My grandparents were murdered during the Osage Reign of Terror. It took my family generations to recover.
The black naturalist, astronomer, surveyor, and almanac-writer Benjamin Banneker took issue with Thomas Jefferson’s attitude toward “those of my complexion.”
“I will leave this house only if I am dead,” the prominent New York doctor told his ex-wife, who was seeking half the value of their Manhattan townhouse in a divorce.
As a young man, Theodore Roosevelt struggled through a brutal winter on a cattle ranch in the Dakota Territory. The adventure launched a love affair with the western U.S.
After her death, Dickey Chapelle’s editor at National Geographic paid tribute to the gutsy war correspondent he knew.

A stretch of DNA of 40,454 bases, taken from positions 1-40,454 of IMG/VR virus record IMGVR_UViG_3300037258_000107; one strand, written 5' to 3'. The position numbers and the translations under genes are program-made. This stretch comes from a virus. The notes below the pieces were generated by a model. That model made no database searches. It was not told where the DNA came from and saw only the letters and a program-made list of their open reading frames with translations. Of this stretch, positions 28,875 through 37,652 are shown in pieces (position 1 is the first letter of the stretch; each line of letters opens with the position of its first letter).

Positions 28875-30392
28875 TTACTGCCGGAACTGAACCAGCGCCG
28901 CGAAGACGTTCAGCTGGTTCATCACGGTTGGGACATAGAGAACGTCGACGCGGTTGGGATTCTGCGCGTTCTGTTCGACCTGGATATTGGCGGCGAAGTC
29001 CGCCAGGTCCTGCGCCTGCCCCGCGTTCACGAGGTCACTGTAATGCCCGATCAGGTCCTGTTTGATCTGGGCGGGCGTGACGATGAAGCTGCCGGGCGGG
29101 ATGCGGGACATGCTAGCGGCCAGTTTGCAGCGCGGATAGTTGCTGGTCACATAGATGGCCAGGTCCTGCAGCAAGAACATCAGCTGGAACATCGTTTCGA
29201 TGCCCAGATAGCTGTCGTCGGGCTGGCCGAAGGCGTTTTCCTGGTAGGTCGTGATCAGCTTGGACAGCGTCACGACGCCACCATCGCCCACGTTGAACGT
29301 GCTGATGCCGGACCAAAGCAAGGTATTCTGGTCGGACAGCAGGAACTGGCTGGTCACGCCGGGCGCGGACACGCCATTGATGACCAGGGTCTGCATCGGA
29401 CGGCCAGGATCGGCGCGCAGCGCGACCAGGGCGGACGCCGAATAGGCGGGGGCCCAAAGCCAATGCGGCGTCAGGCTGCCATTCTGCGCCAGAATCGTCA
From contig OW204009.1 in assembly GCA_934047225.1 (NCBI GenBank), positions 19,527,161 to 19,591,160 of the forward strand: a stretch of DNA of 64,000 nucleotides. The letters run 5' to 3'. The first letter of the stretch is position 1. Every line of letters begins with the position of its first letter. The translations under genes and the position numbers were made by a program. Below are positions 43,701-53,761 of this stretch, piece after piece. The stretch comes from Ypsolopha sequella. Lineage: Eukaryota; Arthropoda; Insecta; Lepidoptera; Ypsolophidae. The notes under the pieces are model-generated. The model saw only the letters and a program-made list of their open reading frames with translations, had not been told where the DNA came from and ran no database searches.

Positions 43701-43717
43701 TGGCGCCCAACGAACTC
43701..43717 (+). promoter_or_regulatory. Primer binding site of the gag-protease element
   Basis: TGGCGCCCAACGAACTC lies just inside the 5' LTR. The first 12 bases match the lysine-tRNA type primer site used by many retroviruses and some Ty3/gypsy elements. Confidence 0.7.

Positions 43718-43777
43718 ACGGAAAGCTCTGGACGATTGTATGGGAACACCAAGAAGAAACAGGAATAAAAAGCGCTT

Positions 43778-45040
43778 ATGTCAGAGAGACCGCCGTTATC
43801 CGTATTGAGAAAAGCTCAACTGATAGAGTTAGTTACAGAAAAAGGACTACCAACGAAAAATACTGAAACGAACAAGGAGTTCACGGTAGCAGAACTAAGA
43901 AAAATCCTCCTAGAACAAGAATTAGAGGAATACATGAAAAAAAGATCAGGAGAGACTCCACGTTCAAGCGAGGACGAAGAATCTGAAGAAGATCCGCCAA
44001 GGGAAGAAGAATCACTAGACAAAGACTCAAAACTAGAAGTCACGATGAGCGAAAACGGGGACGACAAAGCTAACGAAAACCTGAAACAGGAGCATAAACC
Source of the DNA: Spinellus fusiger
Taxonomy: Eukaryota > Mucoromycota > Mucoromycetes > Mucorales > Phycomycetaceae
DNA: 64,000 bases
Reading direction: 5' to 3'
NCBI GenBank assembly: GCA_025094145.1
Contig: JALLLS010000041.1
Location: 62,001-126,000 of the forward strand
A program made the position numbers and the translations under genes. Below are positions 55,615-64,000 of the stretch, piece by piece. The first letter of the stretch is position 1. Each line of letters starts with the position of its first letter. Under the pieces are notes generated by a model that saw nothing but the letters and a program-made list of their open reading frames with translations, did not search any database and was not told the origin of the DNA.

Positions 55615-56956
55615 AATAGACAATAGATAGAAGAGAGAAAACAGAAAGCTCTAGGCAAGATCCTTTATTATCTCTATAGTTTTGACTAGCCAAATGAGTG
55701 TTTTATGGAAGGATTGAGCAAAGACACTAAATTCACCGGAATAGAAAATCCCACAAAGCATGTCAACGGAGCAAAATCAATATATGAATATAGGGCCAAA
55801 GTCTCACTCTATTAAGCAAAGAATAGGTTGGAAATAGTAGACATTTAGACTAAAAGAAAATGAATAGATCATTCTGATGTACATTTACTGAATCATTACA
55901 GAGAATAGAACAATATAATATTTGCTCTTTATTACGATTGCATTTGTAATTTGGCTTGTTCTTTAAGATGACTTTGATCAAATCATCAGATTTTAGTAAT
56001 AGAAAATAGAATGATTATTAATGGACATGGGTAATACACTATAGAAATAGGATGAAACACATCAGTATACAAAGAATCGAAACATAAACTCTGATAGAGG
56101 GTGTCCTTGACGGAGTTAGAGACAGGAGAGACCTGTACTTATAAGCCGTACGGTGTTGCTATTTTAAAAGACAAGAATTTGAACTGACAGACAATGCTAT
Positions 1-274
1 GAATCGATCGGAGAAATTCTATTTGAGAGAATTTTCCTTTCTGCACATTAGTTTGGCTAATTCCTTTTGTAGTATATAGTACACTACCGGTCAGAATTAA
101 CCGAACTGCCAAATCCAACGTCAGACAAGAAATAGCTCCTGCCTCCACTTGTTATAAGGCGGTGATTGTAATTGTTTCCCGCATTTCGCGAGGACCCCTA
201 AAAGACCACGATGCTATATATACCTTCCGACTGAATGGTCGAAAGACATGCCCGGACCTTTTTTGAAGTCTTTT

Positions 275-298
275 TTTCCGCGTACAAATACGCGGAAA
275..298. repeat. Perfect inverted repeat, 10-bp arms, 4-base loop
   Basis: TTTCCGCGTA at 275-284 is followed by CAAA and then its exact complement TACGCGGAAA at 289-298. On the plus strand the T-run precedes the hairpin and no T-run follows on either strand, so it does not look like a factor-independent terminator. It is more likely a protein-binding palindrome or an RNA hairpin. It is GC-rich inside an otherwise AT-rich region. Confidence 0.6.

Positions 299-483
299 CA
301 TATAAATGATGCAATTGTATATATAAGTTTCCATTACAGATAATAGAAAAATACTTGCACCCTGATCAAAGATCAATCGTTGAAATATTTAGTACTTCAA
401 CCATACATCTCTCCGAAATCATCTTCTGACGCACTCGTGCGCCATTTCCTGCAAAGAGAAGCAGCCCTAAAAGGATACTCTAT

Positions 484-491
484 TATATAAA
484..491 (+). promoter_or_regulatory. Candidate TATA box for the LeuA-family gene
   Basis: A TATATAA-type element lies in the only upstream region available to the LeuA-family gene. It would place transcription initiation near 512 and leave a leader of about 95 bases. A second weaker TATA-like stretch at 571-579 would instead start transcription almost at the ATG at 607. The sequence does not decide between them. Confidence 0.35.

When the Pentagon wanted a photographer to record the largest airborne assault in the Vietnam War, the most qualified candidate was a young French woman.
These extraordinary women changed the history of photojournalism.
Kate Mullany's former home in Troy, New York honors one of the earliest women's labor unions that sought fair pay and safe working conditions.
The president worried that his grandson had “an unconquerable indolence of temper, and a dereliction, in fact, to all study.”